In order to monitor the top of the saturated zone and to measure how quickly groundwater moves vertically through the unsaturated zone from land surface to the aquifer, several shallow (65- to 120-feet deep) 2-inch diameter groundwater wells were installed near stream-gaging stations and/or deep wells. These paired wells will measure vertical differences in groundwater hydraulic potential throughout the study area.
Water-tablemonitoring well sites include:
|Well Site Abbreviation||Well Site Name||Screened Depth|
|SAHC||San Antonio Creek – Harris Creek||70-90 feet|
|SASA||San Antonio Creek – San Antonio Road East||45-65 feet|
|SAGR||San Antonio Creek – Graciosa Road||70-90 feet|
|SAHG||San Antonio Creek – Harris Grade||55-75 feet|
|SACR#5||San Antonio Creek – Old Careaga Ranch Road, Well #5||90-110 feet|
|SALS||San Antonio Creek – Laguna Seca||50-70 feet|
|SACC#5||San Antonio Creek – Cat Canyon, Well #5||100-120 feet|
|SALA||San Antonio Creek – Los Alamos||70-90 feet|
In order to better understand the geologic, hydrologic, and chemical characteristics of the aquifer, particularly in the deeper part of the flow system, two multiple-well (nested) monitoring sites were installed. Four 2-inch diameter monitoring wells screened at different depths were installed at each site to collect data for evaluating vertical hydraulic-head gradients, aquifer properties, and water quality.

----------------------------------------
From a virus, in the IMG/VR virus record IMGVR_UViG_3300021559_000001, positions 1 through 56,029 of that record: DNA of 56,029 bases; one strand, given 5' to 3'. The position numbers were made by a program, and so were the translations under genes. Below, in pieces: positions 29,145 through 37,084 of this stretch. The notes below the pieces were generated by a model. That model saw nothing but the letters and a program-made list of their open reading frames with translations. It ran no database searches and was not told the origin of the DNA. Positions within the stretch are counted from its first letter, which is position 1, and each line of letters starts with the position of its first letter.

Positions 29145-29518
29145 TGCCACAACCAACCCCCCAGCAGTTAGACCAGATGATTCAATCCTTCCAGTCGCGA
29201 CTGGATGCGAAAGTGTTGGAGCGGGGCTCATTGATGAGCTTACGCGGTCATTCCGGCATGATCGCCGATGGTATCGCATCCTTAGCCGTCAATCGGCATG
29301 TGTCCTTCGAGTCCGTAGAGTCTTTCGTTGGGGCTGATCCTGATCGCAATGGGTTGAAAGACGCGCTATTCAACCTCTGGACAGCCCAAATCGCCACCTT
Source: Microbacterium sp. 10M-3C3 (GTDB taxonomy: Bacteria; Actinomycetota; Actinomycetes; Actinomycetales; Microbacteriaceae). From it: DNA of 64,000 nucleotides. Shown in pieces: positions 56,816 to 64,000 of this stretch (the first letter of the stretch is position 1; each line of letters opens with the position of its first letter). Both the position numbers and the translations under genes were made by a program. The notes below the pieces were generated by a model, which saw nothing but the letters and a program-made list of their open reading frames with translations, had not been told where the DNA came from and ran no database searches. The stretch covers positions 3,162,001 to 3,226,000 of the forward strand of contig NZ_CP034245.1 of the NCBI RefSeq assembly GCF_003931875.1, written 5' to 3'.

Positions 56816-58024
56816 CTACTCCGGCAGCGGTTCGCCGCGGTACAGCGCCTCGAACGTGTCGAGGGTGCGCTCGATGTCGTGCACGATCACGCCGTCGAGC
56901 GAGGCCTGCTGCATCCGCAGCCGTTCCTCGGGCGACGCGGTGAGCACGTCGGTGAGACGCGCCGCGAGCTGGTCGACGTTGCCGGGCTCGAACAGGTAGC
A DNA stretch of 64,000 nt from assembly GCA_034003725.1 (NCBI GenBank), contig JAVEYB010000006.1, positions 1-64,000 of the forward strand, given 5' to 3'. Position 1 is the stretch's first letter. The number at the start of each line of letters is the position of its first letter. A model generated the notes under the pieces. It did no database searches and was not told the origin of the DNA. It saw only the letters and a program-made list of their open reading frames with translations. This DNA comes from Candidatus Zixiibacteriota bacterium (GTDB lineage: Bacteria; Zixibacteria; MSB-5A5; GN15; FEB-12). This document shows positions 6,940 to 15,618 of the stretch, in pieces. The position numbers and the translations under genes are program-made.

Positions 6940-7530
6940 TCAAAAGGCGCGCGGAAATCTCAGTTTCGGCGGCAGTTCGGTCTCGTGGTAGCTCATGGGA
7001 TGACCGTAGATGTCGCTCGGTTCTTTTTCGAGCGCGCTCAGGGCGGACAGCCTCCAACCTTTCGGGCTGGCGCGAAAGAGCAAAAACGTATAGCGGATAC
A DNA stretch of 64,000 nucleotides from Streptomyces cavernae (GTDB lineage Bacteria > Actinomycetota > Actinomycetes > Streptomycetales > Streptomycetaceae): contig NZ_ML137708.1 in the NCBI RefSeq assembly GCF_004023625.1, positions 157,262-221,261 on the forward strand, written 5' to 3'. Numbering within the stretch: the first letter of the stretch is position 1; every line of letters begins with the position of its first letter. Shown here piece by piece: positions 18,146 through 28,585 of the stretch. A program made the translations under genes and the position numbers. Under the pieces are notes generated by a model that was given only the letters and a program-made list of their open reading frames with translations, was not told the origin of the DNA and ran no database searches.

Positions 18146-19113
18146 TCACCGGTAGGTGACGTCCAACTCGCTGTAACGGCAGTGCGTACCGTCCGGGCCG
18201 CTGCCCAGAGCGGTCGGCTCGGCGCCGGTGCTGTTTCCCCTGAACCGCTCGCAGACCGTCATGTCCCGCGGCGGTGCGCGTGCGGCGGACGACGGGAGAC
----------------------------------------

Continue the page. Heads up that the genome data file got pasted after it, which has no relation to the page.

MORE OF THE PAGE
Typical construction of a multiple-well monitoring site installed using mud rotary drilling methods. Individual wells are installed in a single borehole. The screened interval of each well is surrounded by a sand pack. Seals are pressure grouted into place between screened zones to isolate the individual wells from each other. Each well provides depth-dependent water level and water chemistry data over the well's screened interval.
Multiple-well monitoring sites include:
|SACR#1-4||San Antonio Creek – Old Careaga Ranch Road, Wells #1-4|
|Well #1||Screened: 670-690 feet|
|Well #2||Screened: 520-540 feet|
|Well #3||Screened: 330-350 feet|
|Well #4||Screened: 200-220 feet|
|SACC#1-4||San Antonio Creek – Cat Canyon, Wells #1-4|
|Well #1||Screened: 920-940 feet|
|Well #2||Screened: 700-720 feet|
|Well #3||Screened: 510-530 feet|
|Well #4||Screened: 305-325 feet|
Groundwater-level monitoring sites in the San Antonio Creek study area with historical data. Map image is the intellectual property of Esri and is used herein under license.
Manually recorded historical water-level data from selected wells in the study area are archived by the USGS and are publicly available. Currently, the USGS manually measures water levels quarterly in more than 30 wells within or immediately adjacent to the San Antonio Creek Valley. During this study the number of wells measured will be increased and new monitoring wells will be installed and added to the network. Selected wells will be instrumented with pressure transducers to record hourly water levels. Periodic water-level data are available on the Interactive Map.